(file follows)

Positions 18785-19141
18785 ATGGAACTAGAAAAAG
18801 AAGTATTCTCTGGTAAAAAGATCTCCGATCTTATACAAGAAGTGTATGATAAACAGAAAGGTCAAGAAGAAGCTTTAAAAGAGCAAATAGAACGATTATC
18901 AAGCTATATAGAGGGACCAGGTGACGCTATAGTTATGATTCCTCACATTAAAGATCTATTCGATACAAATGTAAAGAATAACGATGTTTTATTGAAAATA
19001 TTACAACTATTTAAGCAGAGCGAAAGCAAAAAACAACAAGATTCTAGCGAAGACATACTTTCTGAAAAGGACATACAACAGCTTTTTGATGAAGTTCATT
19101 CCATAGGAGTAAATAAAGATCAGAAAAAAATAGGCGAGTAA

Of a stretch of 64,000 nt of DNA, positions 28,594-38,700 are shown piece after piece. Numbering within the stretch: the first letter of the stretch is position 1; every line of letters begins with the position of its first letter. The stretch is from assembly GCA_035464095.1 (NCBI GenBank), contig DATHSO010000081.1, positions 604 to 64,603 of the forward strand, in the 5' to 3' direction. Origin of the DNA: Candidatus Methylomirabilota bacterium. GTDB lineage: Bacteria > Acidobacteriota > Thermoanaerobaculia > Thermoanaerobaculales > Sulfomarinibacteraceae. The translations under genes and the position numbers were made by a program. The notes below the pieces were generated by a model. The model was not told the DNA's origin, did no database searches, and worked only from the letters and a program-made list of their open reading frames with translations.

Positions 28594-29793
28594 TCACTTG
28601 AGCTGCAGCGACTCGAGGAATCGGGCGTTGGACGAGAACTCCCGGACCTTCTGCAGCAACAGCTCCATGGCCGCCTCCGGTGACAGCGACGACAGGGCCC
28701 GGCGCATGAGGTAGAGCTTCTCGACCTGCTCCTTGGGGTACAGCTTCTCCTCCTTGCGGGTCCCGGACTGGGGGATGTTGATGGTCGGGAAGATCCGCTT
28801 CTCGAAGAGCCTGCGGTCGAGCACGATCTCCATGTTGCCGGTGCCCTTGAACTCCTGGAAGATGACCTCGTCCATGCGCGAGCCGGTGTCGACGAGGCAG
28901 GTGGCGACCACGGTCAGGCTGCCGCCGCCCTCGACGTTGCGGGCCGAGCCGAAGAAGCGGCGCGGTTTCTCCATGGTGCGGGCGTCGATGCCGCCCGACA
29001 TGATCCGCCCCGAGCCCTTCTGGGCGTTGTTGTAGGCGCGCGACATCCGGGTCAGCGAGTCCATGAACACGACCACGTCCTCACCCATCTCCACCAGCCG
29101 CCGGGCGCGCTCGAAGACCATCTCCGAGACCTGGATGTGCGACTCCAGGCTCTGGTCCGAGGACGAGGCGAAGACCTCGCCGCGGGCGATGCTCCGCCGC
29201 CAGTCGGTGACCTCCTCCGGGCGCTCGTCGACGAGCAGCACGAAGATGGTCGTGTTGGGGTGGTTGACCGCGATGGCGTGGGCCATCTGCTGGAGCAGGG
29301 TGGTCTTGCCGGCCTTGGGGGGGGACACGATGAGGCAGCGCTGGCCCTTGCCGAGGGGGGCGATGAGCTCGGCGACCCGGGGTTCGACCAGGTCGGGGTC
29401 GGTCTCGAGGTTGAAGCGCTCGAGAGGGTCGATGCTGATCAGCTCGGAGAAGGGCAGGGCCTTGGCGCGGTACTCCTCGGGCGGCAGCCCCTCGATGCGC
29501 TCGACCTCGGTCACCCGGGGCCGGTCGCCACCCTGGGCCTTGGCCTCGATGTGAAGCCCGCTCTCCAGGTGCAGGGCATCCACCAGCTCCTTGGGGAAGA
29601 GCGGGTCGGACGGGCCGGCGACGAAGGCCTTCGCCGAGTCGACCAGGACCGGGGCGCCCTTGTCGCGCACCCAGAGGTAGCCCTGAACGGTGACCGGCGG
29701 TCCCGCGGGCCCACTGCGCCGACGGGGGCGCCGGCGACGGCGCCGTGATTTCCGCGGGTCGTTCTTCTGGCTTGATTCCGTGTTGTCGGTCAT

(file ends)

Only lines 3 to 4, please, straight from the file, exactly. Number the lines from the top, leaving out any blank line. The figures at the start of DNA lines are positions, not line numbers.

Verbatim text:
18801 AAGTATTCTCTGGTAAAAAGATCTCCGATCTTATACAAGAAGTGTATGATAAACAGAAAGGTCAAGAAGAAGCTTTAAAAGAGCAAATAGAACGATTATC
18901 AAGCTATATAGAGGGACCAGGTGACGCTATAGTTATGATTCCTCACATTAAAGATCTATTCGATACAAATGTAAAGAATAACGATGTTTTATTGAAAATA